The U.S. Postal Service is moving closer to making decisions on closing some large Indiana mail-processing centers in cost-cutting moves.
Proposals include shutting down the Terre Haute center and moving its work to Indianapolis and Evansville, along with shifting processing from the South Bend center to Fort Wayne.
The Postal Service estimates closing the Terre Haute center would save about $7 million a year, with the consolidation eliminating 35 jobs. An estimated $6 million would be saved by shutting down the South Bend center, with the loss of 60 jobs.
Because of a decline in mail volume, the Postal Service has too many employees and too much equipment in some mail processing operations, agency spokeswoman Mary Dando said.
"The Postal Service is at the brink financially," Dando told the Tribune-Star of Terre Haute. "We are awaiting proposed changes we have asked of Congress. We must pre-pay our retiree benefits to the tune of $5.5 billion. We are the only federal agency that is required to do that, and no private company has to do that either."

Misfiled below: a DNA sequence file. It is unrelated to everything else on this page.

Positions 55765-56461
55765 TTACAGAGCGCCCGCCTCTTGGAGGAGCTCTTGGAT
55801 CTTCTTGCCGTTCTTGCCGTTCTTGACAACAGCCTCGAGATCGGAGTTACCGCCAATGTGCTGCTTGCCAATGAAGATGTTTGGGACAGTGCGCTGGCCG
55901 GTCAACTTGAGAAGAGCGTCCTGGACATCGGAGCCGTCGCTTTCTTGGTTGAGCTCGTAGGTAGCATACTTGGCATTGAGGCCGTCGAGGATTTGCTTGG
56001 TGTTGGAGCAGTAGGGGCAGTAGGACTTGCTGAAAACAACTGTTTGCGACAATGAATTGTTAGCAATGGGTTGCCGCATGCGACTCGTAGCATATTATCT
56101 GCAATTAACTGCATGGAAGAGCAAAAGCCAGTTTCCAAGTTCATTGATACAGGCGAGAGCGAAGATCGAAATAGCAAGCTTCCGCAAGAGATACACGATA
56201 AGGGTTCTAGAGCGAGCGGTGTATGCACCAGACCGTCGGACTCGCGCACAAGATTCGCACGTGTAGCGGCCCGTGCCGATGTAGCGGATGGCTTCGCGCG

The Postal Service has scheduled public hearings for Nov. 14 in Terre Haute and Nov. 17 in South Bend on the proposals.
The agency is considering closing half of its 500 mail-processing centers nationwide, including seven in Indiana. Centers in Bloomington, Gary, Kokomo, Lafayette and Muncie also face possible consolidations.
The Postal Service announced in April that it would study whether to shift Fort Wayne mail processing to South Bend.
Dando told The Journal Gazette of Fort Wayne that she could not provide reasons for the reversal except that "with the goal of a more-efficient use of the facilities, the equipment and the work force, Fort Wayne seems to be a better choice" to retain mail processing.